Almost 100 years after the Autobahn was conceived during the 1920s Weimar Republic in Germany, the country’s Federal Transport Department is proposing a positive change in the law to facilitate federal funding contributions for their fledgling network of “Radschnellwege” – which are like Autobahns for bikes.
It doesn’t make sense to call them an “Autobahn” as that literally means “car track” and we are talking bikes here. But “Bike Superhighways” have a connotation of urban cross-city routes, and the Radschnellwege are similar to the controlled access motorways in that they link residential with employment areas and town centres and also link different towns to each other. The Dutch refer to these routes as “Fietssnelweg” (“Fiets” means bike, and the whole word is therefore “bike fast route”).
Perhaps we should adopt the Swiss name “Velobahn”?
The German Bike Club ADFC describes their key feature as the possibility of maintaining a reasonably constant speed with relatively low energy levels by running in fairly straight lines or large radius curves and having few junctions thanks to over and underpasses, a low rolling resistance surface and large enough width for bikes to pass.
The metropolitan region of Hannover, Braunschweig (why do we call it Brunswick?), Göttingen and Wolfsburg is home to the beginnings of a network, as is the Ruhr area, where the first 5km of RS1 is open, with a further 96km in the pipeline. The total cost of the 101 km stretch is put at €180 million and will save 55,000 car journeys per day, making significant differences to congestion, pollution, health and wellbeing.
Understandably, the ADFC has welcomed their Federal Government’s move, as this could see some €25-30 million of federal funding become available, whereas up till now it has been up to the individual states and local authorities to fund these investments.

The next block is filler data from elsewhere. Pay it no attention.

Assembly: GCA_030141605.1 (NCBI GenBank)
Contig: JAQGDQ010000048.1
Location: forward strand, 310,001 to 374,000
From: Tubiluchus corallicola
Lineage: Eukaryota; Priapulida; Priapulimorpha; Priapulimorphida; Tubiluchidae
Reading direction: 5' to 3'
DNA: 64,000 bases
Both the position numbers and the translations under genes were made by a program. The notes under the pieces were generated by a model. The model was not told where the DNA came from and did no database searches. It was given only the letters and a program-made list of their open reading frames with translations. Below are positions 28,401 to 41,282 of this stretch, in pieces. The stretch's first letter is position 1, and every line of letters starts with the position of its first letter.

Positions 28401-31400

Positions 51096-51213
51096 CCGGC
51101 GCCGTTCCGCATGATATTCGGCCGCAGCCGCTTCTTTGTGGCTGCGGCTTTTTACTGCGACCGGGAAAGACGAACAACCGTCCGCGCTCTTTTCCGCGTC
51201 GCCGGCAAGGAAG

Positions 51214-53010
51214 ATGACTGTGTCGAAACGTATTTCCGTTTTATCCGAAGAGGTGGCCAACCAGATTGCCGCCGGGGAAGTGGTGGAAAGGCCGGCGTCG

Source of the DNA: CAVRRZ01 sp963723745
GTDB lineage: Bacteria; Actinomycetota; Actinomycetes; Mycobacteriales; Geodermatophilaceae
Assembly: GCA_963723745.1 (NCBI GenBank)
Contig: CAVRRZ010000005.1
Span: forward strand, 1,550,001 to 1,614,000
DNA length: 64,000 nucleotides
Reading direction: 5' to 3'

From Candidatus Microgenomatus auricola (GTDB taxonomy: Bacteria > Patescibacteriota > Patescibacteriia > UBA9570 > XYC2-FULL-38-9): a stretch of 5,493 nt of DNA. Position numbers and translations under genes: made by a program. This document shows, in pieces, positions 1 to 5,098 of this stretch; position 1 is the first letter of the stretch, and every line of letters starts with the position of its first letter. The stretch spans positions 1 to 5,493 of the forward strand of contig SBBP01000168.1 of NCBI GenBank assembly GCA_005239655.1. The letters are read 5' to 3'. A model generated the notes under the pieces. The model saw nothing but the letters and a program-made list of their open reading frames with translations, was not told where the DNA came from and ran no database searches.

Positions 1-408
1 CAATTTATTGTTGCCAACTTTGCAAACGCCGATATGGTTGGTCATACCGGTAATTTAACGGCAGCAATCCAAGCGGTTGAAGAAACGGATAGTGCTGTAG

ADFC Director Ludger Koopman commented “We have been calling for federal financial support for these Bike Superhighways for a long time. The announcement is a welcome first step into sensible financial support for this type of infrastructure. We welcome in particular that the national government is taking its role as co-financier and driver of this new – for Germany – type of bike infrastructure seriously and is creating the legal framework to permit it to do this. Adding this type of bike lane to the Federal Transport Infrastructure Plan is a further important signal that will encourage the States and local authorities to be ambitious and start such projects. The next step will be for the Federal Government to put this commitment on a sound footing with a longer term and significantly higher level of investment, as this first €25-30 million is only a start.”
Back here in the UK, the All Party Parliamentary Cycling Group called for an investment of £20 per capita per year for cycling and walking infrastructure. The current level is just £1.38 outside of London and is set to fall to £0.72 from 2020, yet the budget per person per year for roads and motorways equates to £86 – or £15 billion per year.